Or what I am also realizing from what I’m reading on these blogs, is that the desensitization of medical professionals is not something taught explicitly in medical school or something undertaken intentionally. It’s not a text book or a ten step course someone can take you through. It happens. It happens as a means of survival. It is the way the brain adapts to the stress. The way the work gets done well. And I imagine that means it happens differently for each person too.
Chris Rangel again:

This tendency to become desensitized to stimuli that would usually cause an emotional reaction is simply the brain’s ability to adapt and cope with new situations. This occurs all the time in many different situations and with many different professions and does not represent a completely intentional or conscious decision. Despite what Julie thinks, this sort of detachment is essential for people working in emotionally charged environments. It is not a sign of disrespect nor an indication of the loss of one’s compassion or humanity. It is a sign of coping.

I’m grateful for people who are willing to undergo all that medicine requires of them to become physicians. I have trusted my life and the lives of my three babies to medical doctors. I’m glad that there are others who are willing to pursue that path.

But I didn’t want to become desensitized to death. Although I had spent most of my young life focussed on medicine, preparing myself mentally, academically, this experience in the ER was the first time I came face to face with what I would need to do emotionally in order to become a physician. And I realized I didn’t want to do it. It would have been very difficult to do. For me, who I am, medicine was not a good fit. I would have changed a lot as a person and paid a high cost while learning to cope. But I didn’t see it until I was there in the ER watching a man die. And all these years later, I feel that I’ve only seen this truth with more clarity this past week.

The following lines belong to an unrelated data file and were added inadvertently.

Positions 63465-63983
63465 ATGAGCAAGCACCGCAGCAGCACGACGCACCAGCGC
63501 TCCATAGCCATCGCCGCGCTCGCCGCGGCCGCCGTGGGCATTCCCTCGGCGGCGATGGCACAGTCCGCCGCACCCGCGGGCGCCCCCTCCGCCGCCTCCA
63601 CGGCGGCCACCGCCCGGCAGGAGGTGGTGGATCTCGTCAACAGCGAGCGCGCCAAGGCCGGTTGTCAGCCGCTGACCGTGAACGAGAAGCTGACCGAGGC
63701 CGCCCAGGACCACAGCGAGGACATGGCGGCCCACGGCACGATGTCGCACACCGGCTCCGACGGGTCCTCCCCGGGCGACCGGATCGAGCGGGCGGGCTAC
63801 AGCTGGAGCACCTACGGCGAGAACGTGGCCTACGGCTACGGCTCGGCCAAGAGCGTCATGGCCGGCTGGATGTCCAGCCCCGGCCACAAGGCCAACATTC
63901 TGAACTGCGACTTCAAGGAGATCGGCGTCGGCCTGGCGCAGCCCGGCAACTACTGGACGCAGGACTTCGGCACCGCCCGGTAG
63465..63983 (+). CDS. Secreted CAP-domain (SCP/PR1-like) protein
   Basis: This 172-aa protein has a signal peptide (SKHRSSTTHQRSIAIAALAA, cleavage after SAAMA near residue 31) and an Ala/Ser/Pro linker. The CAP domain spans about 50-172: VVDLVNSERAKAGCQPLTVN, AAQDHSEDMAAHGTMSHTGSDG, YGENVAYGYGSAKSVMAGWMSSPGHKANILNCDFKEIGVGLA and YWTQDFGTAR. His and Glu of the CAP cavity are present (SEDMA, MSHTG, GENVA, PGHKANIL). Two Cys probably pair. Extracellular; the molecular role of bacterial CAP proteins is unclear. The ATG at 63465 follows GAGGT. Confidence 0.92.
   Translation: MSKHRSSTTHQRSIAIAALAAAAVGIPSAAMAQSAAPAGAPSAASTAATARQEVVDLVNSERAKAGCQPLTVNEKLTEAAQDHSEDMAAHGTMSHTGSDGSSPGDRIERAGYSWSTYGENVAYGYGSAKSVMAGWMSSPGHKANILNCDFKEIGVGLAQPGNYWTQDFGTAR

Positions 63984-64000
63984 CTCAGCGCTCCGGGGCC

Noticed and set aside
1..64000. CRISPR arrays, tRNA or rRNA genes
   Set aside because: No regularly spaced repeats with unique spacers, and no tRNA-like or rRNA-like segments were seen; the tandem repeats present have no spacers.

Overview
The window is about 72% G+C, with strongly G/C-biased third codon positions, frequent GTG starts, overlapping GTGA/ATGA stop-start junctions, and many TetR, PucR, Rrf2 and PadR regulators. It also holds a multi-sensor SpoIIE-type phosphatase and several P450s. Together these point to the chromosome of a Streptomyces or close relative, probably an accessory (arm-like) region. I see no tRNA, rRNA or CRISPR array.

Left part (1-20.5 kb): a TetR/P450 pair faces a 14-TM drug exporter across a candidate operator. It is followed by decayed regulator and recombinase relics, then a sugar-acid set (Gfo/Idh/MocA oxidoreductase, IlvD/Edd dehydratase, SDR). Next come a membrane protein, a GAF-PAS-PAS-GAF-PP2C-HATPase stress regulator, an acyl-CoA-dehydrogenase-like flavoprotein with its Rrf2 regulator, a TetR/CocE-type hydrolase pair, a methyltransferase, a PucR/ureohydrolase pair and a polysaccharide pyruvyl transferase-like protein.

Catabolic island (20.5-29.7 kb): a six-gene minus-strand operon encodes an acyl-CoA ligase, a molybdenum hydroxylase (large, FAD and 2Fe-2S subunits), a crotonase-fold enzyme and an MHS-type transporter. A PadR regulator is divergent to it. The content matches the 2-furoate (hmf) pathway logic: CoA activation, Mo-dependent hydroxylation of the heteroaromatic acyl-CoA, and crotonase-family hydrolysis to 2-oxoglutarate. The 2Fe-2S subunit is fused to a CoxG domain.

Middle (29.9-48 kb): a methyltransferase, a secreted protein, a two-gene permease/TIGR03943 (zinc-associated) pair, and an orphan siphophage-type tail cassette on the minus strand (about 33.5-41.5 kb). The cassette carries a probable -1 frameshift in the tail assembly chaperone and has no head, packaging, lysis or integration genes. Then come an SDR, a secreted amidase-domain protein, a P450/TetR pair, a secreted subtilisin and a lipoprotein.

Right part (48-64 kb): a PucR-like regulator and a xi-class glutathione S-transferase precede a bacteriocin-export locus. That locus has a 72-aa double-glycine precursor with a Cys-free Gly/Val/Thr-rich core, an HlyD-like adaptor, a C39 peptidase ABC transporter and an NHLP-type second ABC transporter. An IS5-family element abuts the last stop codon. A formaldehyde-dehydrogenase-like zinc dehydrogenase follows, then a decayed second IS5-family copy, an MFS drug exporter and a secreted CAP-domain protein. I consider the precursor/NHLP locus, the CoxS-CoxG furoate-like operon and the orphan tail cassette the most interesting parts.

After participating in this blog dialogue, I’m realizing even more that I am glad I did what I did. I’m glad I decided to leave medicine. And I’m glad I blogged about it.

Tags: journal

4 responses so far ↓

  • 1 medmusings // Feb 4, 2004 at 5:20 pm

    Why to not become a doctor

    Update: Julie elablorates on her journey, finding more confirmation of her choice to not continue in medical training, to avoid becoming desensitized to death. my original post: Whereas many physician bloggers talk about why they went into medicine, or…

  • 2 medmusings // Feb 6, 2004 at 2:16 am

    More on why not to and why to go into medicine: sensitization to suffering

    Julie responds to Lisa and Rangel MD’s comments on her initial post on “Why I didn’t become a doctor”. She finds confirmation in her choice by her refusal to become “desensitized to death” — explained by Rangel as a natural coping mechanism to facing …

  • 3 MD // Feb 8, 2004 at 2:04 pm

    The odd thing about my being a pathologist (not forensic) is that yes, I am de-sensitized in that I can look at human organs and a dead body without thinking: “Oh my god, that is a dead body!” But I am more sensitized to the good things – life seems more precious to me now partly because I deal with illness and death every day. I can’t sweat the small stuff – I just feel I know too much. It has made me simultaneously hardier and gentler. But that is what medicine did for me. Not everyone has that same experience.

    You were very brave to do what you did. It takes courage to say: no. This is not what I want. Too many people get caught up in medicine and get carried along by the sheer momentum.

    Thank you for sharing this experience.

  • 4 Seedlings & Sprouts // Feb 12, 2004 at 12:25 am

    Another perspective

    on my post Why I didn’t become a doctor from Paula, a physician and poet describing herself as one who holds the title of “world’s longest maternity leave” and “world’s oldest intern.” I enjoyed reading her experiences, the pictures in…